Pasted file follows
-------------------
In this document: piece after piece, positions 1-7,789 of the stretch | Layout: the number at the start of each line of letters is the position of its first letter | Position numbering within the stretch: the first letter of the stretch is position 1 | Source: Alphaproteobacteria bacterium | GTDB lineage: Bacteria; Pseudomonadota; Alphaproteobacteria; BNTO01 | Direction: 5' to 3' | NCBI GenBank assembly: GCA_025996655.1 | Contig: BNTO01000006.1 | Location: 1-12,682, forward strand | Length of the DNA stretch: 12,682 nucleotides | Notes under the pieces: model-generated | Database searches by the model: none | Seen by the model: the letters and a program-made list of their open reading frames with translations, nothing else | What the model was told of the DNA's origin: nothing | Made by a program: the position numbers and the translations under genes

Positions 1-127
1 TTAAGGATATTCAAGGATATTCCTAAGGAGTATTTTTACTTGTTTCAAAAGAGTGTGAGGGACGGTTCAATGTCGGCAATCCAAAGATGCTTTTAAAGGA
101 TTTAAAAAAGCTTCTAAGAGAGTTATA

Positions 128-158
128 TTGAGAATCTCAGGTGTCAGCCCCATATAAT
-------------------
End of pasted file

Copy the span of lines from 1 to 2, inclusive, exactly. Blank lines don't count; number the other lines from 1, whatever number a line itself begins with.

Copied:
In this document: piece after piece, positions 1-7,789 of the stretch | Layout: the number at the start of each line of letters is the position of its first letter | Position numbering within the stretch: the first letter of the stretch is position 1 | Source: Alphaproteobacteria bacterium | GTDB lineage: Bacteria; Pseudomonadota; Alphaproteobacteria; BNTO01 | Direction: 5' to 3' | NCBI GenBank assembly: GCA_025996655.1 | Contig: BNTO01000006.1 | Location: 1-12,682, forward strand | Length of the DNA stretch: 12,682 nucleotides | Notes under the pieces: model-generated | Database searches by the model: none | Seen by the model: the letters and a program-made list of their open reading frames with translations, nothing else | What the model was told of the DNA's origin: nothing | Made by a program: the position numbers and the translations under genes

Positions 1-127